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Jr. E. Burke Rochford; Hare Krishna Transformed (New and Alternative Religions)


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Hare Krishna Transformed (New and Alternative Religions)
by Jr. E. Burke Rochford (Author)
 
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Most widely known for its adherents chanting 'Hare Krishna' and distributing religious literature on the streets of American cities, the Hare Krishna movement was founded in New York City in 1965 by A. C. Bhaktivedanta Swami Prabhupada. Formally known as the International Society for Krishna Consciousness, or ISKCON, it is based on the Hindu Vedic scriptures and is a Western outgrowth of a popular yoga tradition which began in the 16th century. In its first generation ISKCON actively deterred marriage and the nuclear family, denigrated women, and viewed the raising of children as a distraction from devotees' spiritual responsibilities. Yet since the death of its founder in 1977, there has been a growing women's rights movement and also a highly publicized child abuse scandal. Most strikingly, this movement has transformed into one that now embraces the nuclear family and is more accepting of both women and children, steps taken out of necessity to sustain itself as a religious movement into the next generation. At the same time, it is now struggling to contend with the consequences of its recent outreach into the India-born American Hindu community. Based on three decades of in-depth research and participant observation, Hare Krishna Transformed explores dramatic changes in this new religious movement over the course of two generations from its founding.
 
 
Editorial Reviews
From Publishers Weekly
Longtime Hare Krishna observer Rochford (a professor of sociology and religion at Middlebury College) shows that devotees, formerly known for their public chanting and controversial fund-raising practices, have largely moved out of the temples, taken jobs and established nuclear families. Using survey data and extensive interviews, Rochford investigates the attitudes of the original members' children (some of whom suffered abuse in the early Hare Krishna schools), the changing roles of women, differing modes of affiliation with the organization and the increasing influence of Indian Hindu immigrants in what is formally known as the International Society for Krishna Consciousness (ISKCON). His findings are generally clear and convincing, and he lets the devotees speak for themselves in frequent quotes. Rochford tends to discuss trends within ISKCON without much consideration for the cultural and political context of the last two decades, and he misses opportunities to draw connections between changes within ISKCON and the larger society; for example, internal debates about the interpretation and authority of scriptures certainly mirror conflicts taking place in mainstream American (and world) religion today. But this story of accommodation within a movement that forged its identity through strict rejection of secular culture provides valuable insight into how new religions evolve.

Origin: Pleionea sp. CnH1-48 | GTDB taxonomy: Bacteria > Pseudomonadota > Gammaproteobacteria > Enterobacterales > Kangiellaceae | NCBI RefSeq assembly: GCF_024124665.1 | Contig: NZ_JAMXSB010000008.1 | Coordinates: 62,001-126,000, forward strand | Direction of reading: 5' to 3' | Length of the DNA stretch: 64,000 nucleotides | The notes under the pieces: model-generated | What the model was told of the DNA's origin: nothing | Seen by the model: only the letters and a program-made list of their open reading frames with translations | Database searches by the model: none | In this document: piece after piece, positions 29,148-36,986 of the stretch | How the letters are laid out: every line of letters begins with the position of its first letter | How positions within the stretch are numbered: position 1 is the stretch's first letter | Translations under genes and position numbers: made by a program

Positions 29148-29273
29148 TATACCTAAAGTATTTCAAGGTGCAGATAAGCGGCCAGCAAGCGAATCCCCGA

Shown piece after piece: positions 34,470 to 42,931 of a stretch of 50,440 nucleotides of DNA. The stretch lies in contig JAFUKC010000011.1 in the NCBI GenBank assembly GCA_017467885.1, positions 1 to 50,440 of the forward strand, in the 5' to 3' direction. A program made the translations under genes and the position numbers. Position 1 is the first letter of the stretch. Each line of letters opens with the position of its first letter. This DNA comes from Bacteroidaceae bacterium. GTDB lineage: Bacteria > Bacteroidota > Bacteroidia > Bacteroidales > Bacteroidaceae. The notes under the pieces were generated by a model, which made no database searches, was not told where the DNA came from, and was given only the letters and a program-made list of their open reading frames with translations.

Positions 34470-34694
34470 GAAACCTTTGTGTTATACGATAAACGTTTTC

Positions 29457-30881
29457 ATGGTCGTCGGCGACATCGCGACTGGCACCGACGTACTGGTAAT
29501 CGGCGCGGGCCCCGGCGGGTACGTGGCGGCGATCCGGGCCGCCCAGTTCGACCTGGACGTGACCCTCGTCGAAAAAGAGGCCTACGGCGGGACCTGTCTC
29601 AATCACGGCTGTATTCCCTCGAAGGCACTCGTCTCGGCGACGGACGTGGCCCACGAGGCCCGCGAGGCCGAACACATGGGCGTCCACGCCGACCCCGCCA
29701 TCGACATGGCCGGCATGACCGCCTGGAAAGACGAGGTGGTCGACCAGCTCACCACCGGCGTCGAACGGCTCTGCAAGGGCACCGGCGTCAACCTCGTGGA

Copyright © Reed Business Information, a division of Reed Elsevier Inc. All rights reserved.
 
Review

“E. Burke Rochford Jr.’s Hare Krishna Transformed is a compelling example of the deep insights . . . the strength of this study is Rochford’s meticulous data gathering.”

-Sociology of Religion

 



“Eloquently written. . . . Highly Recommended.”
-G.R. Thursby,Choice



“Burke Rochford is the most notable scholarly interpreter of Krishna Consciousness in America, and Hare Krishna Transformed is the most insightful and informative book written on the organizational evolution of the movement.”
-David G. Bromley,Virginia Commonwealth University



“[Rochford] has constructed solid arguments that constitute a major contribution to his discipline.”
-Journal of the American Academy of Religion



“Longtime Hare Krishna observer Rochford shows that devotees, formerly known for their public chanting and controversial fundraising practices, have largely moved out of the temples, taken jobs, and established nuclear families. Using survey data and extensive interviews, Rochford investigates the attitudes of the original members' children (some of whom suffered abuse in the early Hare Krishna schools), the changing roles of women, differing modes of affiliation with the organization, and the increasing influence of Indian Hindu immigrants in what is formally known as the International Society for Krishna Consciousness (ISKCON). His findings are generally clear and convincing, and he lets the devotees speak for themselves in frequent quotes. . . . This story of accommodation within a movement that forged its identity through strict rejection of secular culture provides valuable insight into how new religions evolve.”
-Publishers Weekly



"This impressive volume is aptly named...Burke Rochford's latest book heartedly as a well done and sociologically informed case study. It is also quite well written, and flows well."-James T. Richardson,International Journal for the Study of New Religions
 
About the Author
E. Burke Rochford, Jr. is Professor of Sociology, Anthropology and Religion at Middlebury College. He is the author of Hare Krishna in America.
 
Product Details
  • Series: New and Alternative Religions
  • Paperback: 285 pages
  • Publisher: NYU Press (May 1, 2007)
  • Language: English
  • ISBN-10: 0814775799
  • ISBN-13: 978-0814775790
  • Product Dimensions: 6 x 0.7 x 9 inches
  • Shipping Weight: 13.6 ounces

 

 

Источник: http://www.amazon.com/gp/product/0814775799

 
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